By Yan Xuetong
The year 2006 marks the first time the Chinese government put its harmonious world diplomacy into practice.
When the idea of a harmonious world diplomatic policy was first put forward by President Hu Jintao last May, world opinion seemed to have no clear idea of how the new Chinese diplomatic approach would be implemented. Some people believed that "harmonious world" was merely a diplomatic slogan which would not work in practice.
However, what China has done diplomatically in 2006 demonstrates that this approach can work on condition that both China's national interests and those of the international community are recognized.
Since entering the 21st century, China's economic strength has grown substantially. The country became the world's third largest trader in 2000 and the No. 1 foreign exchange reserve holder in 2006. China has now become one of the two major dynamos powering the world economy.
As a result of China's economic strength reaching the world's top level, the country shouldered a larger share of economic responsibilities in 2006.
For example, at the Beijing Summit of the China-Africa Cooperation Forum held in November, the Chinese government pledged to provide African countries with US$10 billion in aid over three years. Also, China increased its aid to countries stricken by natural disasters, including some developed nations.
At the same time, the first strategic economic dialogue was held between China and the United States to prevent Sino-US economic feuds from becoming politicized and to maintain the world economy's steady development.
China's political influence, much smaller than the influence of its economic power, is primarily focused on the areas on its borders. Consequently, the political obligations assumed by the Chinese government in 2006 are concentrated in these areas.
With regard to Central Asia, China hosted last year's summit of the Shanghai Cooperation Organization (SCO) and, together with other members, launched the drafting of legal documents involving cooperation in various fields within the SCO framework.
Where Southeast Asia is concerned, China hosted the China-ASEAN (Association of Southeast Asian Nations) summit to mark the 15th anniversary of the establishment of a dialogue partnership between the two and put forward initiatives for increased cooperation.
With regard to Northeast Asia, China has worked strenuously, offering its good offices between the United States and North Korea. Thanks largely to China's efforts, the six-party talks on the Korean Peninsula nuclear crisis reconvened in December.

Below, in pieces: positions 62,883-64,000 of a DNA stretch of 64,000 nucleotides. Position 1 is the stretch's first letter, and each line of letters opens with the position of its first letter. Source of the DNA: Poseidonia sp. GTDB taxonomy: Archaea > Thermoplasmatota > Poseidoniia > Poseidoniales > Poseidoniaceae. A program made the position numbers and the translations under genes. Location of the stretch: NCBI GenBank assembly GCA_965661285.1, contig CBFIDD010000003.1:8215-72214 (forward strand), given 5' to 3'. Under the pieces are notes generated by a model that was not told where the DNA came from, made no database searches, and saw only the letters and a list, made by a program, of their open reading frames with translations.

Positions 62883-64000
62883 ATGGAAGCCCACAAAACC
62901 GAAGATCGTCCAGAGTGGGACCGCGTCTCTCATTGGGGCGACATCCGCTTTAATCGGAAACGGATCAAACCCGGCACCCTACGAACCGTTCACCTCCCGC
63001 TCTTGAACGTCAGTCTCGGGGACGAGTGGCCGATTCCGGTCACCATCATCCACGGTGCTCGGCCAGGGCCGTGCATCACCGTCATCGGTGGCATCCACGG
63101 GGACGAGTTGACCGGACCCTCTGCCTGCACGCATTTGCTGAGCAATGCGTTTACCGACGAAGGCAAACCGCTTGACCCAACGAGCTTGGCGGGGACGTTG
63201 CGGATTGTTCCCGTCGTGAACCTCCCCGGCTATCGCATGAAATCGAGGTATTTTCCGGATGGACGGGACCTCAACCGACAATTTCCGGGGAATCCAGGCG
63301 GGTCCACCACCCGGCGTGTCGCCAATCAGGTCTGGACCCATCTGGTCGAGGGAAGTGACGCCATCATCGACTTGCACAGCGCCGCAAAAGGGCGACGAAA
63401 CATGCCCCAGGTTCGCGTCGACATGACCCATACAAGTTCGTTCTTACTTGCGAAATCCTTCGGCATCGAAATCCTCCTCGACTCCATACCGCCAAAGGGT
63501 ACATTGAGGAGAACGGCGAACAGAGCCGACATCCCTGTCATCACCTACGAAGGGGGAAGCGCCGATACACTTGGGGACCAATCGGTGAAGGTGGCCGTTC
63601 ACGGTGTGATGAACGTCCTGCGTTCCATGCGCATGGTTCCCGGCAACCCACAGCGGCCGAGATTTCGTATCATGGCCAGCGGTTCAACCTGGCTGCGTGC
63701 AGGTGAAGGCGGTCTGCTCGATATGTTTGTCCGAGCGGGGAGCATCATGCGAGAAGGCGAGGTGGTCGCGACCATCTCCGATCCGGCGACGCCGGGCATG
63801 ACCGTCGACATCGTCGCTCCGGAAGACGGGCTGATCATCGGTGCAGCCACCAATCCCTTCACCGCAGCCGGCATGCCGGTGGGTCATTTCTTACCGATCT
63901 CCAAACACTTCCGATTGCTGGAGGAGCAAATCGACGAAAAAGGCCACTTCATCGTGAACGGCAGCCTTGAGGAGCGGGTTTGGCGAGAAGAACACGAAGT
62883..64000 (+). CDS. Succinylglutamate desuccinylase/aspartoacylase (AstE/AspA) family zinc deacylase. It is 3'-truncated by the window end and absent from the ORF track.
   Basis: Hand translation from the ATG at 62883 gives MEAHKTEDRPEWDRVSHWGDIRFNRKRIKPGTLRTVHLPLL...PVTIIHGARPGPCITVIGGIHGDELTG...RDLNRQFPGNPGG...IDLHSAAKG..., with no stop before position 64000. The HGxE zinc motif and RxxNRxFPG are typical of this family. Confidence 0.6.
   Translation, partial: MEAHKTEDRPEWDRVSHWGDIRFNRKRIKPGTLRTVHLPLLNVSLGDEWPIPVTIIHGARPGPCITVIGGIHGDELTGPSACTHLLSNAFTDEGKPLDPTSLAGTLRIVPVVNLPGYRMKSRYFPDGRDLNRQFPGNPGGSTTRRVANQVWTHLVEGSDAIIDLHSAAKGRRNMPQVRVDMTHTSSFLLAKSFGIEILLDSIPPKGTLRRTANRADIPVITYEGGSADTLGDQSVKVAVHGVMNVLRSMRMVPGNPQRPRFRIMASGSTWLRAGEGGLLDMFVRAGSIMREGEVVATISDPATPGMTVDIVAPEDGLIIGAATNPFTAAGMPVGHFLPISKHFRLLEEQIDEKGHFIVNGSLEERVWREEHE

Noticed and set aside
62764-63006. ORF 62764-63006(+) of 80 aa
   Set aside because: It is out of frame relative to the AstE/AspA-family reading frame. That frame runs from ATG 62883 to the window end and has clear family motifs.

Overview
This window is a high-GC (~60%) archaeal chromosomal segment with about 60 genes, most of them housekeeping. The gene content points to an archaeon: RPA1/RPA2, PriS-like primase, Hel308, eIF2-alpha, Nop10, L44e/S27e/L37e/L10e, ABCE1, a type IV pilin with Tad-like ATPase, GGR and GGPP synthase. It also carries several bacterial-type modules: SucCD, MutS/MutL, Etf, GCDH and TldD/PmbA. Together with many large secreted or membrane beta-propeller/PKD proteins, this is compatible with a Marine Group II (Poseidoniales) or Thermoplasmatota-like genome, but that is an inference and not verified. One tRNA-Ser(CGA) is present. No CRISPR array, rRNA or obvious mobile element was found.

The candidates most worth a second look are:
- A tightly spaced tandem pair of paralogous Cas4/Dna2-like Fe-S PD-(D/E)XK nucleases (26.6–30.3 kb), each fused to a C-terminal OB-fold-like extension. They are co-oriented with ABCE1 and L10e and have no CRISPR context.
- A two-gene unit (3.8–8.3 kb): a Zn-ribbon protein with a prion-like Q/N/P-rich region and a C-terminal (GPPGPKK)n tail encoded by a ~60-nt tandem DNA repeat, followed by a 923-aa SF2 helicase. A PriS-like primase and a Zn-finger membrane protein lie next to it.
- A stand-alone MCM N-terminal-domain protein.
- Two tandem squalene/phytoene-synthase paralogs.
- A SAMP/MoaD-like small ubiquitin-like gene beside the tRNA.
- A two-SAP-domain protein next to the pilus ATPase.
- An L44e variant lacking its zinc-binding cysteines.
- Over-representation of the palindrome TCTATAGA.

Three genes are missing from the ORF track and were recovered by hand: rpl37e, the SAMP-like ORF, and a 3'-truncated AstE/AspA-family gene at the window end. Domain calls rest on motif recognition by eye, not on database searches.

In South Asia, China and India reached numerous agreements on strategic cooperation during President Hu Jintao's visit to India last year.
The two countries agreed to hold bilateral dialogues between their top leaders on a regular basis.
Chinese leaders also had talks with Japan's new Prime Minister Shinzo Abe during Abe's China visit shortly after taking office in September. The talks helped improve deteriorating Chinese-Japanese ties and will be followed by Hu Jintao's visit to Japan this year.
The influence of China's military power is far less than its economic and political influence.
Owing to the fact that China's military strength is rather weak, the country shoulders much smaller international security responsibilities than economic and political obligations.
But this does not necessarily mean that China has no intention of taking on more responsibilities for international security.
Last year, China sent additional troops to United Nations peacekeeping missions. The country also staged anti-terror military exercises with other SOC members and marine rescue drills with the US and Indian navies. In addition, Chinese naval ships called at the ports of a number of countries on goodwill missions. Military exchange programs between China and other countries are also on the rise.
With the growth of the country's military power, China is expected to assume more international security responsibilities.
As a result of China's shouldering ever larger obligations in international economic, political and security affairs, more countries will receive help from China. With these developments, the country's international image can be expected to become increasingly positive, enhancing its international status and realizing its national interests.
The author is director of the Institute of International Studies at Tsinghua University.
(China Daily January 19, 2007)